May 28, 2010

Titan: Day One

It was the last rehearsal for Mahler I this morning and once again I was paid to sit back and listen as great music was performed around me. I almost feel guilty about it, but it's not my fault the maestro decided he didn't need to rehearse the final moments of the symphony.

Actually, my part in this evening's show might be a tiny bit nerve inducing because it was decided in rehearsal yesterday that I would stand up with the horn section and one trombonist right before we come in for the grand finale. I noticed later that this action is even indicated in my music (I suppose it would have been responsible of me to have looked up the word "aufstehen" before the first rehearsal!). By itself this performance detail is not major, but I've never been able to rehearse it. I'm hoping that when the moment comes, I'll stand in unison with the horns and somehow avoid tripping over my wretched high heels.

Except for the fact I didn't get to play much (I actually was able to play about 15 notes in the 4th trumpet part to assist Ed Gornik on some fast mute changes), sitting in for rehearsal today was quite enjoyable for me. I admire so many of the USO players both musically and personally, and to be in the section as they rehearse and perform is like a paid lesson.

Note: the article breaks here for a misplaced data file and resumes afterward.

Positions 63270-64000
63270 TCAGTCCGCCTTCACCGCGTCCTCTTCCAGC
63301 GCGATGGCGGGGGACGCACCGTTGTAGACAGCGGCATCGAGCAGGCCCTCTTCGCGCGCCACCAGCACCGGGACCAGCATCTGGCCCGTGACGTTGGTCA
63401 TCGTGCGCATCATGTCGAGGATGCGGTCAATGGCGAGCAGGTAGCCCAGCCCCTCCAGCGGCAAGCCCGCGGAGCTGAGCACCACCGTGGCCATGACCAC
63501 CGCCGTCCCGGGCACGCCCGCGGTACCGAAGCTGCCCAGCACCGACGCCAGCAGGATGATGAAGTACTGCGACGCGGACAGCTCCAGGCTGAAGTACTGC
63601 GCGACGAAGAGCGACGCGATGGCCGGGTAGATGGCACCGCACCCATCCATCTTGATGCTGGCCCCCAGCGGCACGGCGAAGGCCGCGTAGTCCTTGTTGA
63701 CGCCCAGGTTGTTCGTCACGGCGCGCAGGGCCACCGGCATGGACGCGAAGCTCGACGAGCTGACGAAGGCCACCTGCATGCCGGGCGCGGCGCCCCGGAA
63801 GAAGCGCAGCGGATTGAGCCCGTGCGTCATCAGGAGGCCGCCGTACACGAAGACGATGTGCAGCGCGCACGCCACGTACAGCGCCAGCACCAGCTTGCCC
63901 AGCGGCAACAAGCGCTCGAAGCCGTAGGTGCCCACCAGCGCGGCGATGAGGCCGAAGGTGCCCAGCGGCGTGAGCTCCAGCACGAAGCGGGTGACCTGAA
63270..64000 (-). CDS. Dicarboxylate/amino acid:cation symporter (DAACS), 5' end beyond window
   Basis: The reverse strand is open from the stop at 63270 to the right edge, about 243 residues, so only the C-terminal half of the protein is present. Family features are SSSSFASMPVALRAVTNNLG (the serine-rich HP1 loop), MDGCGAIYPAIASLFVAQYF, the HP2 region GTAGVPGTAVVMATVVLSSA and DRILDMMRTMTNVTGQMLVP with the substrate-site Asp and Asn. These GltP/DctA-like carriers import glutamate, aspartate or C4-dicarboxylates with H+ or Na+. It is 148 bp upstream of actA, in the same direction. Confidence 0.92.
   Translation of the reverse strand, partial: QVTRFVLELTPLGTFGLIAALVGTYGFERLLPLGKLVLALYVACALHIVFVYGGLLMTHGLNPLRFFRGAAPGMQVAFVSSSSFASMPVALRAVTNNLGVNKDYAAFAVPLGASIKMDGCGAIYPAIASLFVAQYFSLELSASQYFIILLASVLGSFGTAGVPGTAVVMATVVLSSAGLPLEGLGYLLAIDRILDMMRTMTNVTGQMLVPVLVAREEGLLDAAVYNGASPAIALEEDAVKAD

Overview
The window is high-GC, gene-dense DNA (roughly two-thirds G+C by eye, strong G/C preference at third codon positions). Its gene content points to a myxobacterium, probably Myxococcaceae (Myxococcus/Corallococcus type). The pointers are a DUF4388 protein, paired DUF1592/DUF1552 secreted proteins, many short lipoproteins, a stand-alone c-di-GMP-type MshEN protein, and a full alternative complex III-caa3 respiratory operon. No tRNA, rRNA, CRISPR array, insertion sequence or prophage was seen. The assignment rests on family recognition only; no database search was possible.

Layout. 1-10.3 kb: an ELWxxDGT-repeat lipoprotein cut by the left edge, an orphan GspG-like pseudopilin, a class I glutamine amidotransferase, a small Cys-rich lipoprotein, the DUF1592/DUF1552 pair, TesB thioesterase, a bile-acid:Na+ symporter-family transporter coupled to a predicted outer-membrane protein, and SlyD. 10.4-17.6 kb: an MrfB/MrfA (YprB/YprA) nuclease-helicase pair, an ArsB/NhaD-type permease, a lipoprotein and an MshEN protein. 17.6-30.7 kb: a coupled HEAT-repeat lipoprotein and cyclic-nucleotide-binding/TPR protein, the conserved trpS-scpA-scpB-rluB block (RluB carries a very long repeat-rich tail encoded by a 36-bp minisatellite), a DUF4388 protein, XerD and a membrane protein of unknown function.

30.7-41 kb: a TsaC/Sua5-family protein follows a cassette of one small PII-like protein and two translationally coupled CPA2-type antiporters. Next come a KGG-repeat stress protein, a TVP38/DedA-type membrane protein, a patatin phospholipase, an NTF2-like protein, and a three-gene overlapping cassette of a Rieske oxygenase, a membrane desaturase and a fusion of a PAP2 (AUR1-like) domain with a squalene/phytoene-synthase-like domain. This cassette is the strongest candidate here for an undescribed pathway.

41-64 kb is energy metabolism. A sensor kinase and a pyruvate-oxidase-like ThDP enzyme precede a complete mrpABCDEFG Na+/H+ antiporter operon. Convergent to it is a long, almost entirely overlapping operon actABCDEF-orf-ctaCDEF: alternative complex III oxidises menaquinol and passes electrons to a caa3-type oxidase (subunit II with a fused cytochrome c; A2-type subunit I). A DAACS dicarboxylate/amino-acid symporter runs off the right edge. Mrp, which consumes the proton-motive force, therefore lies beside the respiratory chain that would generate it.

Mahler I is an evocative work. The first movement opens with a sustained pianissimo drone in the strings and later the high woodwinds: most strikingly the solo piccolo which is subtily and precariously perched atop a mass of breathy strings like a razor-thin crest of snow peaking over the ridge line of a mountain summit. When it's in tune, it is positively goosebump inducing.

The drone evolves into a mysterious chant-like motif of falling 4ths punctuated here and there with "cuckoo" calls and the distant heralds of off-stage trumpets . The mood as the piece begins reminds me of the the curious magic that unfolds right before sunrise--turning even the most banal setting into one of potential fantasy.

Ok Rob, I'll quit with the cheesy and overdone descriptions...for now anyway:) After our performances I may not be able to further resist waxing poetic about how I experience this great music.

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